Now is the time to be playing Dark Souls II. Just under a month since launch, the world of Drangleic is teeming with activity, the ghosts of other players teeming around me as I explore, sometimes materialising to irritatingly shank me in the spine. Glowing signs litter the ground near the sites of tough battles as recently victorious players offer their services to those less fortunate in exchange for souls and special items.
But it won't last. I remember my return trips to the original Dark Souls, months or years after launch. The game was a wasteland. Summoning other players to help was almost impossible because anyone still playing had beaten the game multiple times, become Dark Souls professionals. And player-on-player combat was equally frustrating, as the only people left playing were seasoned die-hards and knew every cheap trick in the book. Fighting an endless stream of backflipping heavily armoured clones was no fun at all.
To get the most out of Dark Souls II you need to be playing it now, when the game is still fresh to even the most hardened of fans.
For those that don't know, I'm a huge fan of Dark Souls. Dark Souls is one of my favourite games ever. I love the crumbling medieval world, I love the crunchy combat, I love the towering bosses, and I love how the game refuses to hold your hand at any point. So it was a given that I'd set aside a hefty chunk of time to really get stuck in to the sequel as soon as it arrived.
It was cool being one of the frontrunners in the new game. I'd encounter enemies that I knew everyone else in the world must be getting stuck on from the sheer number of desperate messages and player summon signs near them. I'd encounter areas that were clearly intended as multiplayer battle arenas, but that stood empty as not enough people had reached them yet to really engage with one another.
I recently went on holiday (real-life holiday, not Dark Souls holiday), a holiday that involved not playing Dark Souls II for a week. Firing the game up again on return, it already feels different. I'm encountering players who are on at least their second playthrough already. It's harder to get summoned to help others near the start of the game now, because the majority of players have already raced past these points. Someone announced on Twitter this morning that they've already cleared every achievement in the game. Now that's some serious devotion to Dark Souls.
But it makes me wonder what will happen to this game over the next few months. When does the optimal period for playing it end? How will a new player's experience of the game in one, two months' time be different to mine playing on day one?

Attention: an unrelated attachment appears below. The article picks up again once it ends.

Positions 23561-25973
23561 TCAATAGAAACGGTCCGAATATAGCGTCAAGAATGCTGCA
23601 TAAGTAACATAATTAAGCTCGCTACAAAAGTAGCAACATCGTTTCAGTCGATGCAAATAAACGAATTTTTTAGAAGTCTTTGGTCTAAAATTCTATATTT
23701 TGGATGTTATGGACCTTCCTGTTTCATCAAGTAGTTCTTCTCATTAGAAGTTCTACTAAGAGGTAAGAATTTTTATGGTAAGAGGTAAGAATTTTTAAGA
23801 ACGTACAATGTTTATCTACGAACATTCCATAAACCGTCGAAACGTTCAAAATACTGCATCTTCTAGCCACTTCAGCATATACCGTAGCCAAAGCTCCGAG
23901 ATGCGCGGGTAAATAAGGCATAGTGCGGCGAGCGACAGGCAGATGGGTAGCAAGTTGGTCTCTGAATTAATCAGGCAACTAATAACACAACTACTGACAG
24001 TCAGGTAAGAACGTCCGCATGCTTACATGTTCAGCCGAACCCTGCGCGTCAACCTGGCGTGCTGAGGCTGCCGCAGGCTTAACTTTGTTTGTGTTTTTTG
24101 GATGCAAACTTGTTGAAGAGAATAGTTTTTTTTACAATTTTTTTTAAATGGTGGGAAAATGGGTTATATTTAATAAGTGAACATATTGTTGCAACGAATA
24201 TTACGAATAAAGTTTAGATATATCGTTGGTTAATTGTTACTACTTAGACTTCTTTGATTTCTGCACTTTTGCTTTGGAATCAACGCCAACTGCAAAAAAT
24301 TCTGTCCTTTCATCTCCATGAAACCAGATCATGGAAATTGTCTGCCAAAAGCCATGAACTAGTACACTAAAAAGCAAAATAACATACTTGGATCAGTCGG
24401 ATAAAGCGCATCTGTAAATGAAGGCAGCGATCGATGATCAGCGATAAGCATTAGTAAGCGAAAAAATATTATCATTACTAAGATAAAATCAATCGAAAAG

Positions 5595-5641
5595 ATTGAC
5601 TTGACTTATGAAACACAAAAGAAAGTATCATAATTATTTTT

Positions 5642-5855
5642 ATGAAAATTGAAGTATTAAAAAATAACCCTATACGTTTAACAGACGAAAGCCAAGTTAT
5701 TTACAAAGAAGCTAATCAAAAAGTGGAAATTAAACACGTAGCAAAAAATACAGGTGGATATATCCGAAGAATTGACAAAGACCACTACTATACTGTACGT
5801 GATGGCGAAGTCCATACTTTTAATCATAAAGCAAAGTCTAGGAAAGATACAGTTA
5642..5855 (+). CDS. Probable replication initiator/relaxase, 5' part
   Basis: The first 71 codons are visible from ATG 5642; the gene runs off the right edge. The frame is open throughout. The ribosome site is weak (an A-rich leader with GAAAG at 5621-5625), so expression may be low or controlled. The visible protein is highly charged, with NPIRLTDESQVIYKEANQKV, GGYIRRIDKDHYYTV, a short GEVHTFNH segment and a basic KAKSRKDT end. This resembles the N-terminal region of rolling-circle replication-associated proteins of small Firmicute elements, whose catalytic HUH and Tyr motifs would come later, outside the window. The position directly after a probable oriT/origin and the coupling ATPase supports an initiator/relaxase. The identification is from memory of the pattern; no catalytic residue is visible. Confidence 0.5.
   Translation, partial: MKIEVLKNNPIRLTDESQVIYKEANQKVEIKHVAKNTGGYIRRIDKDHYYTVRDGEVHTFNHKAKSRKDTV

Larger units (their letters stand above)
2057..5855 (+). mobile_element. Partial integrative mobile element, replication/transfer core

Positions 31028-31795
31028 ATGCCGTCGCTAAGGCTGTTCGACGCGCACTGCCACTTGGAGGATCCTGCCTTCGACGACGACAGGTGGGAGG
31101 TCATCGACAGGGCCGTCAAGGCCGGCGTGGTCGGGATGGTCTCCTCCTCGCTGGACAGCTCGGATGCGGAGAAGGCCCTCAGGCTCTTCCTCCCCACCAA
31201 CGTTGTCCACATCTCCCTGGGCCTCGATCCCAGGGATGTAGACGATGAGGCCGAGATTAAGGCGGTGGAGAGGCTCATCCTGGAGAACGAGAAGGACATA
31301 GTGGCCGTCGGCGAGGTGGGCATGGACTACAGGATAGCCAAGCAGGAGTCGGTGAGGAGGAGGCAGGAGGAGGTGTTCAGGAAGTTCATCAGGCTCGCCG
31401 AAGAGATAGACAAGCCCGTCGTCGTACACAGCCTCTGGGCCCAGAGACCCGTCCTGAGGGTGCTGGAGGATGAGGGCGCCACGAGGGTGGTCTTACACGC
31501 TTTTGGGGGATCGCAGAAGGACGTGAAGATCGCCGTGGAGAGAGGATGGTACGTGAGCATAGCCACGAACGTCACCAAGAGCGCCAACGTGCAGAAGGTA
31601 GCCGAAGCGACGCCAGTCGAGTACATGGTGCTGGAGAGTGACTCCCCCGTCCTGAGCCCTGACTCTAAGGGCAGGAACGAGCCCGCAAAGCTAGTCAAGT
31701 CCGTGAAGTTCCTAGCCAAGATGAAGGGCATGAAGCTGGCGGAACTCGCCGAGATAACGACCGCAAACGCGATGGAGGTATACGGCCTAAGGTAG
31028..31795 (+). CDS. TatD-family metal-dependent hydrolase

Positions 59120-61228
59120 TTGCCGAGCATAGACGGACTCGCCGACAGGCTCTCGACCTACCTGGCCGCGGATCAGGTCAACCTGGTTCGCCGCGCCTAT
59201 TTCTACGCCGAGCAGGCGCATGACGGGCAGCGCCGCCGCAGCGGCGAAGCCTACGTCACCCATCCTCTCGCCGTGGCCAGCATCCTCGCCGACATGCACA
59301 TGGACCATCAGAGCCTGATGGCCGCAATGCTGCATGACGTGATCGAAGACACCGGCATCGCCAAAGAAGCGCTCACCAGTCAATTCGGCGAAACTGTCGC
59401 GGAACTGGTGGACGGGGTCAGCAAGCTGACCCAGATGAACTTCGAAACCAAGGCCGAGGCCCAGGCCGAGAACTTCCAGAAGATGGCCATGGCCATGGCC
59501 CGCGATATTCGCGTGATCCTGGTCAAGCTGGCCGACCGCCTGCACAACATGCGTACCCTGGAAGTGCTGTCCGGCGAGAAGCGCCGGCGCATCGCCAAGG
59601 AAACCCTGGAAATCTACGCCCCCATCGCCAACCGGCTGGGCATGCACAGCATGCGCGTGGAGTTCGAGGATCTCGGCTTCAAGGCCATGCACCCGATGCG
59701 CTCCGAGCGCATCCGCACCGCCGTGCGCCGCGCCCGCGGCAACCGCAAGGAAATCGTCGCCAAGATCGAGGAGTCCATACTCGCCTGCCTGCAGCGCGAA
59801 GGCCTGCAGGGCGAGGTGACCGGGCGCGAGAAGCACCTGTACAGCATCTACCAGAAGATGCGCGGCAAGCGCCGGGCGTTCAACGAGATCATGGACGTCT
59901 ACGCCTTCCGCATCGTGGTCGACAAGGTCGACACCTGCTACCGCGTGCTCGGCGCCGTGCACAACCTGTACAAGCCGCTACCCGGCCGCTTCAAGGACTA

It's an issue that's relevant to all online games - how can developers keep the game experience inviting to newcomers after the initial rush of the launch months wear off?
Often they can't - competitive online shooting games are notoriously impenetrable to newbies once a dedicated player base has been given enough time to master the game. People with a passing interest in a game like Titanfall have perhaps a couple of months to get invested before the online game becomes dominated by the seasoned hardcore. Joining a Call of Duty match today without a firm familiarity with the franchise is an exercise in swift and repeated death.
But these competitive games are less interested in constantly introducing new players as they are in cultivating a dedicated fan base from the players who buy the game on near enough day one, and keeping them playing until the next release in the series shakes things up and allows another brief window for new players to join the community.
Massively multiplayer games have a different approach to player acquisition and retention after launch; these are games that are intended to be around for years, even decades. These games have to attempt a balancing act between remaining accessible enough for new players and staving off boredom and content exhaustion in their die-hard players. Regular expansions that introduce new content that can be enjoyed at different levels by newcomers and veterans alike are employed to keep these games viable.
A game like Dark Souls sits somewhere in the middle of these two approaches. It's not a competitive game with the replayability required to keep a hardcore fan base actively playing for a year or more - or at least not aside from a few truly dedicated players. It's also not quite a persistent world built to keep people playing indefinitely for years - it's a huge game with a long post-game tail, but it doesn't offer the same 'endless' playability as a truly massively multiplayer game like EVE or World of Warcraft.